Alumni Newsletter Fall 2021
Fall colors at Beebe Lake. Photo courtesy of Cornell University.
President Welcomes the Cornell Community
It’s been wonderful to see the campus come alive over the past week, as our new and returning students, and so many of our faculty and staff, have arrived and returned to campus. Whether you are here in Ithaca, in New York City, in Geneva, or somewhere else in the world, welcome to all of you! I’m so glad to have you as part of our community, beginning this new academic year together.
After so many months of hybrid instruction, remote offices, and a de-densified campus, returning to a fully in-person semester is a major transition that has taken a great deal of hard work and preparation by all of our faculty and staff—including those who have been working on campus throughout this pandemic.
View archive of President Pollack’s statements
Cornell’s new alumni hub brings news together in one online format
The new digital-first alumni publication, Cornellians, which replaces Cornell Alumni Magazine (CAM) and Ezra, launched in early October.
This month’s featured stories on graduate alumni in Cornellians:
- Barbara Page, M.F.A. ’75, Miniature Works of Art
- Alumna’s Galactic Quest Proved Existence of Dark Matter
- The Cornellian Behind the Slogan ‘Ithaca is Gorges’
- From the Hill to ‘The Hill’
- Cornell’s First Female Doctoral Grad
To Do the Greatest Good
Over the next five years, Cornell University seeks to raise at least $5 billion and connect at least 200,000 Cornellians to one another and the university. Together, we will help Cornell remain an educational beacon, a source of solutions, and a bridge to the world.
View the video and learn more.
Swiping, Swabbing Elevates Food Safety.
Jonathan Sogin, food science and technology doctoral candidate, develops innovative swabs that use light to detect food spoilage.
In the Emptiness of Space, Voyager 1 Detects Plasma ‘Hum’
Stella Ocker, doctoral candidate in astronomy, discovers ‘hum’ that may reveal structures and properties of interstellar medium.
Platform Teaches Nonexperts to Harness AI.
Swati Mishra, doctoral candidate in information science, researches how to teach nonexperts to use algorithms for machine-learning.
Nearly 1,000 Gather for Conversation on Safer Fieldwork.
Monique Pipkin and Amelia-Juliette Demery, doctoral candidates in ecology and evolutionary biology, develop best practices for staying safe while conducting fieldwork.
‘Lights Along the Path’: Bouchet Alumni Give Back
Character. Leadership. Advocacy. Scholarship. Service.
Excellence in these five areas are a prerequisite for induction into the Edward A. Bouchet Graduate Honor Society, but Bouchet Scholars at Cornell demonstrate these traits well beyond graduation. Many Bouchet alumni remain committed to the society and give back by acting as mentors for current students.
Read more about Bouchet alumni.
Photo courtesy of Cornell University.
Grants Help Students Present Research Online
Travel plans were on hold but professional development didn’t have to be. Andrew Foley planned to attend the Academy of Management conference in Vancouver, Canada, but the pandemic interrupted his plans. Instead, he presented his paper at the conference’s online alternative, using Graduate School Conference Travel Grant funding toward associated expenses.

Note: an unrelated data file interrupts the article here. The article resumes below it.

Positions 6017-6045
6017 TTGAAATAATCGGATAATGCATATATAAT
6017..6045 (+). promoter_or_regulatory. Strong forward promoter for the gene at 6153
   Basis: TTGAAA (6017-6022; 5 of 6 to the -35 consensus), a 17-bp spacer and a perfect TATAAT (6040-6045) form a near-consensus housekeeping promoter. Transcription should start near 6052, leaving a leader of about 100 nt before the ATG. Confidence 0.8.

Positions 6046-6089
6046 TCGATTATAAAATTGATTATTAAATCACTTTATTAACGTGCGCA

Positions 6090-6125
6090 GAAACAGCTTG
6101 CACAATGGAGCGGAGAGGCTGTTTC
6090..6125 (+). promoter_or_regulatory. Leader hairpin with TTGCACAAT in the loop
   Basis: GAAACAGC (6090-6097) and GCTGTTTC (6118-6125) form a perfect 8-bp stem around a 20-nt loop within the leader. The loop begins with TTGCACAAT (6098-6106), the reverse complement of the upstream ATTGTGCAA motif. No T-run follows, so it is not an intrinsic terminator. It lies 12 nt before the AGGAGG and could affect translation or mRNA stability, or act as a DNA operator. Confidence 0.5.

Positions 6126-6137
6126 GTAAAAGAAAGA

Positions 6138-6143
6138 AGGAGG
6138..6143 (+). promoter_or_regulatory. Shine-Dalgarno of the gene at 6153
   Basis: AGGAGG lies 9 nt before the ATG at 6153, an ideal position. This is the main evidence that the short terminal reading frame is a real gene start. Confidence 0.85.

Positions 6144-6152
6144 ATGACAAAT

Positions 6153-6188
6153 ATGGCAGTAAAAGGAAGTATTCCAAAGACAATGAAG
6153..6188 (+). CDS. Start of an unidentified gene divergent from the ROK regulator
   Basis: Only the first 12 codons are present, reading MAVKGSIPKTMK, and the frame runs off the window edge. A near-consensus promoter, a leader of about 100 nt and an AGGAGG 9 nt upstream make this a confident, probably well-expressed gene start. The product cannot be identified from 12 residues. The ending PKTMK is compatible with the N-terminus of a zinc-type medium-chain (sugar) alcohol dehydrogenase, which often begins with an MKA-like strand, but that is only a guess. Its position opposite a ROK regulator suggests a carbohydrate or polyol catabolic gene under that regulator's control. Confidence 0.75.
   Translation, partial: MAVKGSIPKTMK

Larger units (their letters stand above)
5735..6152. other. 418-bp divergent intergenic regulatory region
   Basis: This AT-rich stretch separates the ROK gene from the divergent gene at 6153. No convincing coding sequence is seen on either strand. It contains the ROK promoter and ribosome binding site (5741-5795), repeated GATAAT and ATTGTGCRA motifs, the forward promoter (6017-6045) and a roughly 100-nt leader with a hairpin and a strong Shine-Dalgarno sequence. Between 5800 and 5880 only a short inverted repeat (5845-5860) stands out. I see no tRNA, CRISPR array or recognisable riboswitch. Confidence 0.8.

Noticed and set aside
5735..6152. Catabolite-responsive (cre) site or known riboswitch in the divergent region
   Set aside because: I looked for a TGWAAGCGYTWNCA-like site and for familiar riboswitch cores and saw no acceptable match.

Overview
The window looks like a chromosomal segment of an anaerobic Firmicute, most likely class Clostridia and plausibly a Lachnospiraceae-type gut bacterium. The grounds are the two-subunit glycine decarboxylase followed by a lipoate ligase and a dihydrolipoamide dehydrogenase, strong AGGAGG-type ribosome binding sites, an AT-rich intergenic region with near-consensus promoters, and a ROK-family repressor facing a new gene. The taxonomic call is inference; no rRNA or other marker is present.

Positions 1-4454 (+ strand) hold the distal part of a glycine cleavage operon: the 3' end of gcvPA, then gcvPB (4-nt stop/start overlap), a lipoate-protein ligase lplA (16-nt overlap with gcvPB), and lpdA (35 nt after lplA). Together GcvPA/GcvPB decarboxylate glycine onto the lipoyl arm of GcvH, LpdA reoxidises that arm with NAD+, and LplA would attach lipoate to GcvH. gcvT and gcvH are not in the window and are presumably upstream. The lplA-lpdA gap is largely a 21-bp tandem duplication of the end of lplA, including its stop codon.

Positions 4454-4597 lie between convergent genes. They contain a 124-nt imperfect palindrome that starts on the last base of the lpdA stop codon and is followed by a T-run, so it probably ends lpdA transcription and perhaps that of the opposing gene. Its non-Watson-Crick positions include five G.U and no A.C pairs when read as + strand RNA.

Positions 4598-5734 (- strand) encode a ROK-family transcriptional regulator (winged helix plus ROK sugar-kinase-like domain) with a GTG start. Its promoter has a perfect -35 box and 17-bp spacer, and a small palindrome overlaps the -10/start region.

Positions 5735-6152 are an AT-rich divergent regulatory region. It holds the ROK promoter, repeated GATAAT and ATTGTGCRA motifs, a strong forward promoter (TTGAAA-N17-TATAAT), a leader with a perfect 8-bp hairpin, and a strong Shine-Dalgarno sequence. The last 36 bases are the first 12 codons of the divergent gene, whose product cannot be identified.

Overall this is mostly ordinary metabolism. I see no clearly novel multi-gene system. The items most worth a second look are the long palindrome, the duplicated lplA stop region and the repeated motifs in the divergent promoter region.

Read more about online conferences.
Improving Diversity of Cassava
Alex Ogbonna, a doctoral candidate in plant breeding, aims to improve crop adaptation in cassava to address global food insecurity.
Protecting Endangered Languages
Charlotte Logan, a doctoral student in linguistics, seeks to strengthen Haudenosaunee language revitalization efforts.
Read more about Charlotte Logan.
Arts & Humanities
Overcoming Unequal Structures
Lyrianne González, a doctoral student in history, studies the generational and racial legacies of agricultural guestworker programs.
Read more about Lyrianne González.
Physical Sciences & Engineering
Understanding the Origin of Life
Ngoc Truong, a doctoral candidate in geological sciences, studies the evolution of planetary bodies to learn how life originated on Earth.
Photo courtesy of Cornell University.
- Cornell’s MVR Hall Shows Off Its Upgrades
- Medals for Cornellians at 2020 Olympic Games
- Cornell Gets New Public Policy School
‘Upside-Down Rhinos’ Study is Latest Big Red Research to Win an Ig Nobel
Alumni: Julia Felippe, Ph.D. ’02; Michael Smith, Ph.D. ’17; Raymond Goldstein, Ph.D. ’88; John Perry, Ph.D. ’68; Daniel Simons, Ph.D. ’97; and Justin Kruger, Ph.D. ’99
Big Data Can Render Some as ‘Low-resolution Citizens’
Cornell Chronicle, 10/28/21
Alumni: Ranjit Singh, Ph.D. ’20
Machine Learning Predicts Antibiotic Resistance Spread
Cornell Chronicle, 10/22/21
Alumni: Juan Felipe Beltrán, Ph.D. ’19
Sim City for Food Science Takes on Listeria Outbreaks
Cornell Chronicle, 10/14/21
Alumni: Renata Ivanek, Ph.D. ’08; Genevieve Sullivan ’16, Ph.D. ’20; Martin Wiedmann, Ph.D. ’97; and Claire Zoellner, Ph.D. ’17
Warming Atlantic Forces Whales into New Habitats, Danger
Cornell Chronicle, 9/1/21
Alumni: Erin Meyer-Gutbrod, Ph.D. ’16
Female Hummingbirds Look Like Males to Evade Harassment
Cornell Chronicle, 8/25/21
Alumni: Jay Falk, Ph.D. ’20; Michael S. Webster, Ph.D. ’91; and Dustin R. Rubenstein, Ph.D. ’06
Who Reads the Spelling Bee Words?
New York Times, 7/8/21
Alumni: Jacques A. Bailly, Ph.D. ’97
Alumna Wins New Mexico Special Election for U.S. House Seat
CALS News, 6/3/21
Alumni: Melanie Stansbury, M.S. ’07
See more alumni in the news stories.
Have you seen a Cornell Graduate School alumnus or alumna featured in the news recently?
Let us know, and we’ll include the details in the next Alumni Newsletter! Submit your news story.